Natural Lighting Strategies
A well designed home maximizes the use of natural lighting without compromising energy efficiency. Consider the following steps.
Good lighting begins with the effective use of sunlight. Consider the size, location and primary function of the windows. Will the window frame a view, capture prevailing breezes, allow adequate light, provide architectural balance?
There is a tradeoff between the benefits of windows, such as daylighting and good views, and the major drawback, reduced insulation value. Because even new windows have a much lower insulation value than walls, they should not exceed 15% of the wall area, unless the home is specifically designed to take advantage of passive solar heating. With proper window placement, there should be more than enough daylighting in the home with 15% or less window-to-wall area.
Low-emittance (low-E) windows keep the heat inside in winter and outside in summer and - as a side benefit - protect furnishings from fading. They have a thin film applied to the glass that improves the performance of the window.
The two most important indicators of a window's performance are the U-factor and the Solar Heat Gain Coefficient (SHGC). The U-factor measures how well the window insulates. The lower the U-factor, the better the insulation value. The SHGC measures how well the window blocks heat from the sun. The lower the SHGC, the less solar heat the window lets in.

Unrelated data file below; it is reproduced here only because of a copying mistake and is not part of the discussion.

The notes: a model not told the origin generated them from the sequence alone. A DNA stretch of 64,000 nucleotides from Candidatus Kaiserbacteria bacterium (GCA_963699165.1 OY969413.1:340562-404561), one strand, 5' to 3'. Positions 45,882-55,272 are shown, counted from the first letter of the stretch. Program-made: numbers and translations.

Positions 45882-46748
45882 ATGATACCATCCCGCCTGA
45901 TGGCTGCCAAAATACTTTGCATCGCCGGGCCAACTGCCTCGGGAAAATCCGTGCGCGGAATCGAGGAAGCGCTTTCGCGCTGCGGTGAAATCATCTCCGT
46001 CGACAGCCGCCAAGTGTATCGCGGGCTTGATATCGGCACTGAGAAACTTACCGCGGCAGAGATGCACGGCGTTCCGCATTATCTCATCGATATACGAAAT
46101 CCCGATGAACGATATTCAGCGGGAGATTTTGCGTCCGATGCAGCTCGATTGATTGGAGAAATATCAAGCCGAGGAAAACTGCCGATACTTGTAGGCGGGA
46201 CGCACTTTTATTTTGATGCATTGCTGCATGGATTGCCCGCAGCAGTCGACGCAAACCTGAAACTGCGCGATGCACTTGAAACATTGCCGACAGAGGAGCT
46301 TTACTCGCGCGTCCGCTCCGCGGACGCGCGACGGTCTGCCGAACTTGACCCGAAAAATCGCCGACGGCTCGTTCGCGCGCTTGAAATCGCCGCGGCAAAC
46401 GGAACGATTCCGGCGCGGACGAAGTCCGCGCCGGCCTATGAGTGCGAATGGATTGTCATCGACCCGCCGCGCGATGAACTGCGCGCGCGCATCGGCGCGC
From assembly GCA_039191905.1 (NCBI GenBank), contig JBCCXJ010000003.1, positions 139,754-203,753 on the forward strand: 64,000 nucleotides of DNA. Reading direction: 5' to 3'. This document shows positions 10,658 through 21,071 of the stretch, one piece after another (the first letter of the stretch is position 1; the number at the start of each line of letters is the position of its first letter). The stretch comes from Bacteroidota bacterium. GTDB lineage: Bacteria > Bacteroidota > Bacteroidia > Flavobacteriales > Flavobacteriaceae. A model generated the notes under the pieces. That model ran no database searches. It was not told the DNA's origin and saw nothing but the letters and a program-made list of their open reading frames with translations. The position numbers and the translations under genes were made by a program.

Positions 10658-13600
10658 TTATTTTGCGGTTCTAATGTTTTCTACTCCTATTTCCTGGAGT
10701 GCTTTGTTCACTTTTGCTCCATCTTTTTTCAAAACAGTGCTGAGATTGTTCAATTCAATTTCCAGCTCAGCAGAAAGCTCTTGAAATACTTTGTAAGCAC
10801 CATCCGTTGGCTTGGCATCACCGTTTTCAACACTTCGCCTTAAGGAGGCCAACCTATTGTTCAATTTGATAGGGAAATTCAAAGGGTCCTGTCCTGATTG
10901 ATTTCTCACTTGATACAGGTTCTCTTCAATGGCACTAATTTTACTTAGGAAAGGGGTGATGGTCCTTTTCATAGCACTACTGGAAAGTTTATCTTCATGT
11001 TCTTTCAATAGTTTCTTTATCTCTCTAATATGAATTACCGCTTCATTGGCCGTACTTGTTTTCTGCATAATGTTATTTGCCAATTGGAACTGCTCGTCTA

Each climate has optimum values for both the U-factor and SHGC. See the
Energy Efficient Window Collaborative window selection tool (click on Selection Tool) to choose the right windows for the climate. Make sure to specify ENERGY STAR qualified windows, which meet or exceed your region's criteria.
Remember, the better the window, the more comfortable - and more energy efficient - the home.
Provide for shade at south- and west-facing windows with an appropriate roof truss design, architectural features, landscaping plan, and decorating plan.
In warm climates, sunlight can overheat the home through windows on the south and west facing sides of homes.
Roof overhangs can provide shade for these windows as well as improve the home's long-term ability to withstand rain. They also allow homeowners to open windows on a rainy day. Specify 24" eave and 12" rake overhangs when possible.
Where overhangs will not throw shade, like first floor windows in 2-story homes, architectural features like lanais or awnings can offset any potential heat gain that windows on southern and western facades might be subject to during the cooling season. Deciduous trees and vine shading can also help keep the home cool.
Window treatments like window films can also be added to windows to keep heat from the sun from entering the home, although they have the disadvantage of darkening the home throughout the day. Shades and blinds can also be closed during peak solar hours to prevent overheating.
Where windows are not practical due to elevation or a room's layout,
tubular skylights can provide natural light while minimizing the size of the roof penetration.
Tubular skylights have a roof-mounted light collector that reflects light through a metal or plastic tube with a highly reflective interior coating. The reflective tube guides the sunlight to a diffuser lens mounted on the interior ceiling surface that spreads light evenly throughout the room.
They are frequently used in windowless bathrooms and closets where natural light is desirable and where skylights aren't possible because of attic space above the ceiling. They are also often installed in other dark spots throughout the house, such as hallways and stairwells. In single-story homes they can direct natural light to basements.
Content updated on 8/7/2006